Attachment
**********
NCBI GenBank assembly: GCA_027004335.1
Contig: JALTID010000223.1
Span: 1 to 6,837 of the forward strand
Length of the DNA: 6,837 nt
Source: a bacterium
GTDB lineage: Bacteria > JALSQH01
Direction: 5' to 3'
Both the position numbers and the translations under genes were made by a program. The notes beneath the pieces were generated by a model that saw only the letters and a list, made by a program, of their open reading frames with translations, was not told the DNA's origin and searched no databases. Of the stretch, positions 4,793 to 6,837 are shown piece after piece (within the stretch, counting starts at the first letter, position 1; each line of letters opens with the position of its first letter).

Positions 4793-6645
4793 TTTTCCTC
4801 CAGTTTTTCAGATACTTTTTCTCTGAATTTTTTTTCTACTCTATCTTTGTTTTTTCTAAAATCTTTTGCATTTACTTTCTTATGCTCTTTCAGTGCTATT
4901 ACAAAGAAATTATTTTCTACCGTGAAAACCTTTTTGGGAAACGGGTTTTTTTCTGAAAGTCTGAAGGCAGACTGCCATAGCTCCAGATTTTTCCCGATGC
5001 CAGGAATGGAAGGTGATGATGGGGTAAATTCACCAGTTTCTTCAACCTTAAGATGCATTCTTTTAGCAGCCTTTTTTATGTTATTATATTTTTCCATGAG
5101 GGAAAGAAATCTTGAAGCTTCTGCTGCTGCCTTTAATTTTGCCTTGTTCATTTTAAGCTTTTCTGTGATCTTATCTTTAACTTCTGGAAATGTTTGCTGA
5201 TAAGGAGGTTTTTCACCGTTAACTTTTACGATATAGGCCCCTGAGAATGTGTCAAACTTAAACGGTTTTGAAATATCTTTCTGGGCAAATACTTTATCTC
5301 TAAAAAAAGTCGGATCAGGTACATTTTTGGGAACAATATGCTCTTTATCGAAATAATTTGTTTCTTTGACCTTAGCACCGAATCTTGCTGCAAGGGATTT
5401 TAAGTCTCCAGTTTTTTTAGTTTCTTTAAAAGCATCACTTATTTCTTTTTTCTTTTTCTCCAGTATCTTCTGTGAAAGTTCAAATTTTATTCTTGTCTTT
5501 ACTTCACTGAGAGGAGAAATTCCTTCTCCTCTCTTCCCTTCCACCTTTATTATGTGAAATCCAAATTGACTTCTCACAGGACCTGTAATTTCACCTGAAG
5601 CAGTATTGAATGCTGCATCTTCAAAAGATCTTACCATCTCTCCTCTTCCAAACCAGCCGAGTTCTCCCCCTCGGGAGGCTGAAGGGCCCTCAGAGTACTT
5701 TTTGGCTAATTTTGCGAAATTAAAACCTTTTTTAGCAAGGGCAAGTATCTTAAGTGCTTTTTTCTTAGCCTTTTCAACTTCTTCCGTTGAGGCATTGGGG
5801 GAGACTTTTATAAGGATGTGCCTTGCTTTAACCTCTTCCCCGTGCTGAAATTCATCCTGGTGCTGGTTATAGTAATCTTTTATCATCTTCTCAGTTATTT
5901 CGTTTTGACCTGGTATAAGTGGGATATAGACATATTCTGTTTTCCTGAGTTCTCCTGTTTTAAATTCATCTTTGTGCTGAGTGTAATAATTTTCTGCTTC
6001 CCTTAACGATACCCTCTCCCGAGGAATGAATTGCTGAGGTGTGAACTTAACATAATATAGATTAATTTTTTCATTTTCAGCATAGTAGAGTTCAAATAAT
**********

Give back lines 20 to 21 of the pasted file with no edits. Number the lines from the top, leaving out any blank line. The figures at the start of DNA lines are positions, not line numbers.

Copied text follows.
5701 TTTGGCTAATTTTGCGAAATTAAAACCTTTTTTAGCAAGGGCAAGTATCTTAAGTGCTTTTTTCTTAGCCTTTTCAACTTCTTCCGTTGAGGCATTGGGG
5801 GAGACTTTTATAAGGATGTGCCTTGCTTTAACCTCTTCCCCGTGCTGAAATTCATCCTGGTGCTGGTTATAGTAATCTTTTATCATCTTCTCAGTTATTT